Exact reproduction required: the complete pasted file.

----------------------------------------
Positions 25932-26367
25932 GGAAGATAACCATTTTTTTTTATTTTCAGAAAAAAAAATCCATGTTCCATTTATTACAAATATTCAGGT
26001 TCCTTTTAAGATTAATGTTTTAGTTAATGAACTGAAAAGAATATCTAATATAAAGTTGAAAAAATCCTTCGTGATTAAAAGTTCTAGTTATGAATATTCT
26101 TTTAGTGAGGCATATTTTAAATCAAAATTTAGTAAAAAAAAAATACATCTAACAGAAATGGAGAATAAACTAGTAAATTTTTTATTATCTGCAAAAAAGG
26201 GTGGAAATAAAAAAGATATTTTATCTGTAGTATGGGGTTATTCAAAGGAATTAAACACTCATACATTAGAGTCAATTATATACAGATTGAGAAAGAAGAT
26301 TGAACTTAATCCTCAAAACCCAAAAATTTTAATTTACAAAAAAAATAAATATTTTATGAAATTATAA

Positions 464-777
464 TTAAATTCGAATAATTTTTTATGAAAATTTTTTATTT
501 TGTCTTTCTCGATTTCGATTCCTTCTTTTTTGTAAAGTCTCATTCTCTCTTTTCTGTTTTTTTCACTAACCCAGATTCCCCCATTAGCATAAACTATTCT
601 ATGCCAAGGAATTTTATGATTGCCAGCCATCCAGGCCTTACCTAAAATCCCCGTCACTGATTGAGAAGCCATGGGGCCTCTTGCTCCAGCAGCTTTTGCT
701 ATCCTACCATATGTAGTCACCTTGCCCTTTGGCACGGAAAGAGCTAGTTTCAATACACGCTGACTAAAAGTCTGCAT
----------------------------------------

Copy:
Positions 25932-26367
25932 GGAAGATAACCATTTTTTTTTATTTTCAGAAAAAAAAATCCATGTTCCATTTATTACAAATATTCAGGT
26001 TCCTTTTAAGATTAATGTTTTAGTTAATGAACTGAAAAGAATATCTAATATAAAGTTGAAAAAATCCTTCGTGATTAAAAGTTCTAGTTATGAATATTCT
26101 TTTAGTGAGGCATATTTTAAATCAAAATTTAGTAAAAAAAAAATACATCTAACAGAAATGGAGAATAAACTAGTAAATTTTTTATTATCTGCAAAAAAGG
26201 GTGGAAATAAAAAAGATATTTTATCTGTAGTATGGGGTTATTCAAAGGAATTAAACACTCATACATTAGAGTCAATTATATACAGATTGAGAAAGAAGAT
26301 TGAACTTAATCCTCAAAACCCAAAAATTTTAATTTACAAAAAAAATAAATATTTTATGAAATTATAA

Positions 464-777
464 TTAAATTCGAATAATTTTTTATGAAAATTTTTTATTT
501 TGTCTTTCTCGATTTCGATTCCTTCTTTTTTGTAAAGTCTCATTCTCTCTTTTCTGTTTTTTTCACTAACCCAGATTCCCCCATTAGCATAAACTATTCT
601 ATGCCAAGGAATTTTATGATTGCCAGCCATCCAGGCCTTACCTAAAATCCCCGTCACTGATTGAGAAGCCATGGGGCCTCTTGCTCCAGCAGCTTTTGCT
701 ATCCTACCATATGTAGTCACCTTGCCCTTTGGCACGGAAAGAGCTAGTTTCAATACACGCTGACTAAAAGTCTGCAT